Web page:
7. It is also really helpful to parents for children to learn in a cross curricular way. If a parent knows that their child is learning about, for example, the rainforest then they can do lots of work about this with them at home. They might make a model of the rainforest with them for a homework project. They might seek out documentaries on Netflix about animals of the rainforest to help foster their child's curiosity. It makes it easier for parents to involve themselves with their child's education and this is always beneficial.
At PlanBee, we have a huge collection of cross curricular topics and topic bundles.
These are all aligned to the National Curriculum Objectives.
With each topic, a detailed overview is included (see left) followed by a more detailed overview of each subject with learning objectives, assessment questions and resources lists.
Each lesson then comes with its own lesson plan and all the resources required to teach the lesson!
This is cross curricular teaching made easy!
Cross curricular learning has lots of benefits to both children, parents and teachers. However, for it to be effective, it must be planned very well at each stage of the planning process:
1. Long term planning - This is where it all starts and is essential for ensuring that pupils recieve entitlement to the whole primary curriculum. By mapping out the broad areas, natural links between subjects can be seen. This is really important as tenuous links do not lead to deep learning or motivated learners.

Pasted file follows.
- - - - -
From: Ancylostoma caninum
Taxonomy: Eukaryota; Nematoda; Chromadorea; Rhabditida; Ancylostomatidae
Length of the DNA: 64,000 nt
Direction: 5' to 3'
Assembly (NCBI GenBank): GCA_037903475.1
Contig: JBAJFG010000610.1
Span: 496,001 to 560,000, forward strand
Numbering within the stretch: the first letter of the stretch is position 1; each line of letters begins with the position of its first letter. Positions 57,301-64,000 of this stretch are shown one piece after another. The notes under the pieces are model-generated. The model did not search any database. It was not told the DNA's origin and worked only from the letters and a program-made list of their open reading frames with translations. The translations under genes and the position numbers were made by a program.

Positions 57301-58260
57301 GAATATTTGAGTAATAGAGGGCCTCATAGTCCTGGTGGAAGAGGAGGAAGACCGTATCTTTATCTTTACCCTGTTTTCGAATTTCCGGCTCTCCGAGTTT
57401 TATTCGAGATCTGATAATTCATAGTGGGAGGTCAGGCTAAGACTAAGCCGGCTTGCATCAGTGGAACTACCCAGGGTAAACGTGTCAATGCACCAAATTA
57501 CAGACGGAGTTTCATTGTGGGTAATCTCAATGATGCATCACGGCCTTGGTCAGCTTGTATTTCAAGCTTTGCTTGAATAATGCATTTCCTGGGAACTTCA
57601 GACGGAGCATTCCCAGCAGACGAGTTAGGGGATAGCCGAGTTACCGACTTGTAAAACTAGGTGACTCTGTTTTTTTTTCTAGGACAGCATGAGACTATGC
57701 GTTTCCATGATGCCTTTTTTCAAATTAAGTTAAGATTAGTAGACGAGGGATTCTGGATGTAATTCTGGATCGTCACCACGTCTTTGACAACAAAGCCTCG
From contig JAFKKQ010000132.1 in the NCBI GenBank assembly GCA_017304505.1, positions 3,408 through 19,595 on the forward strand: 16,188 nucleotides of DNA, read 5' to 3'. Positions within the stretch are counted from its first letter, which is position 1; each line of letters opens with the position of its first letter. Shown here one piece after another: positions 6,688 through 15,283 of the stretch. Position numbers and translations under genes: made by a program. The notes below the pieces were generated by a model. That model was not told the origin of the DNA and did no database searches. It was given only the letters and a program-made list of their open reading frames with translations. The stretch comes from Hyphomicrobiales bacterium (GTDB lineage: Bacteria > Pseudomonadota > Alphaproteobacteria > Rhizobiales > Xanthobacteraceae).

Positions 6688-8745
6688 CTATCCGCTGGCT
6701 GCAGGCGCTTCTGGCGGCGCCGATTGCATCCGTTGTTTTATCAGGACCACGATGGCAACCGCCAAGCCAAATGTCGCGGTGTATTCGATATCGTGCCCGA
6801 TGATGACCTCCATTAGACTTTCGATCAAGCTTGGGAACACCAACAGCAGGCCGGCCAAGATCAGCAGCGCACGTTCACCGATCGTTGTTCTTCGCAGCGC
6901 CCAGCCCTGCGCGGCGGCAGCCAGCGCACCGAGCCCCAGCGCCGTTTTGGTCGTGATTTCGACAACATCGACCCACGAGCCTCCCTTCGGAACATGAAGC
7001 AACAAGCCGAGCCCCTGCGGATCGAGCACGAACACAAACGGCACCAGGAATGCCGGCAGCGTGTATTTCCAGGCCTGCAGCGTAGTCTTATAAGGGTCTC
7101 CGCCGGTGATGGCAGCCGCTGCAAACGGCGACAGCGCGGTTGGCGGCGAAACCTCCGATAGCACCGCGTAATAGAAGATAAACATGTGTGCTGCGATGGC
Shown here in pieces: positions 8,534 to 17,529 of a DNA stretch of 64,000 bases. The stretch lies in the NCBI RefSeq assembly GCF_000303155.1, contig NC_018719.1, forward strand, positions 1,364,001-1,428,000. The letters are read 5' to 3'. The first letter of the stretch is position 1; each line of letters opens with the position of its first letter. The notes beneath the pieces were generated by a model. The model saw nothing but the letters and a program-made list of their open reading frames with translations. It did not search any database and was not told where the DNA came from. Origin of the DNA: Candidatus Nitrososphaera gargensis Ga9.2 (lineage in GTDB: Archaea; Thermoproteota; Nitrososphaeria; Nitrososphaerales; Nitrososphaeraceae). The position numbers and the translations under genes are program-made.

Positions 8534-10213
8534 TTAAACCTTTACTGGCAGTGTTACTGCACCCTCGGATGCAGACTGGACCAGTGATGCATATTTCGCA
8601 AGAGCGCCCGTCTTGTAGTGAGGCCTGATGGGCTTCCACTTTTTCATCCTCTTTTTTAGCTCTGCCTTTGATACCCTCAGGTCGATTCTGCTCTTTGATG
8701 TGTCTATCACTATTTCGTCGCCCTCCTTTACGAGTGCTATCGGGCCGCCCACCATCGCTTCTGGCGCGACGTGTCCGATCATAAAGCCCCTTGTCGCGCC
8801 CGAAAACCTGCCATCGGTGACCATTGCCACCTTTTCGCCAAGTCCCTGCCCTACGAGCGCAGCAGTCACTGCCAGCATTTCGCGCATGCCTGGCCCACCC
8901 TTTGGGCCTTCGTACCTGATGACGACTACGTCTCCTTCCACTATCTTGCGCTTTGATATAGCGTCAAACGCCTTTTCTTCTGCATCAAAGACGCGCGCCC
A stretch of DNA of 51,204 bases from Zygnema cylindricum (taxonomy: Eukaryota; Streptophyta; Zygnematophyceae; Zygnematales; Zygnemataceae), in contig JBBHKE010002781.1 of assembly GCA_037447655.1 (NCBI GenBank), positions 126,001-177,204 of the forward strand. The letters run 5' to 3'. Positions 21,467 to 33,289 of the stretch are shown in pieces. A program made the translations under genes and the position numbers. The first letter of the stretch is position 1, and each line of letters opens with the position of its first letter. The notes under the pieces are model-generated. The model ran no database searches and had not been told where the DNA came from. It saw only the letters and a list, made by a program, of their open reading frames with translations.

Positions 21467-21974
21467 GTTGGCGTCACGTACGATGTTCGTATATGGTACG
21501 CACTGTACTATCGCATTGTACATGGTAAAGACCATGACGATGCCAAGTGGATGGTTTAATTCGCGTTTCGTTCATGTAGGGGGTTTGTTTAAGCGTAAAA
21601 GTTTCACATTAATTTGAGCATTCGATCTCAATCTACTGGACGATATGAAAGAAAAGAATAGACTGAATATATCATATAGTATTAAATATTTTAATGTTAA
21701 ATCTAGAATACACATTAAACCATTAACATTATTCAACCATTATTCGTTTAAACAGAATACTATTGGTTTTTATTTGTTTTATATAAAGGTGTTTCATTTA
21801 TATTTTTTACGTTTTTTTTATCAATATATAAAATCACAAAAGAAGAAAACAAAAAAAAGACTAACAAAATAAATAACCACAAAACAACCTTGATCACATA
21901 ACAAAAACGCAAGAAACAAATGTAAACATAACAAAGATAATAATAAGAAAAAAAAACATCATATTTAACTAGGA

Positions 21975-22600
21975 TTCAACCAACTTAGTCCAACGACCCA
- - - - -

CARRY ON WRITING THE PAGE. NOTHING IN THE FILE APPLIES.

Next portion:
2. Medium term planning - This is where the learning objectives for each separate subject are mapped out. These must be identified to ensure that, even though learning is integrated, all objectives are being covered and progression within each subject can be planned for. Learning in a cross curricular approach should be linked but not at the expense of each subject's objectives that the National Curriculum requires to be covered.
The worst thing that can be done with a cross curricular approach is trying to make links between subjects which are not naturally there. If the link is not natural then don't make it! It would be better to link 3 or 4 subjects really well and have some stand alone rather than trying to integrate everything in a way that is tenuous.
PlanBee is well known for it's huge bank of quality resources, most of which cover the wider curriculum subjects. All schemes are planned and created by experienced teachers.
PlanBee's primary topics for KS1 and KS2 cover a range of exciting learning themes. They're completely ready to teach and include detailed lesson planning and resources for engaging cross-curricular learning.
In each of PlanBee's creative curriculum topics, you'll find up to 24 cross-curricular plans (with slides, worksheets, and a range of fun activities, too). They're designed to save teachers time and provide fantastic learning experiences for your class, too.
Whether you plan to teach in phases or to individual year groups, all of these primary school topics include a huge range of highly-differentiated learning activities, so you can be sure the learning is appropriate AND sufficiently challenging for all your pupils.
There are three main ways that PlanBee can help with a cross curricular approach:
1. Topic Bundles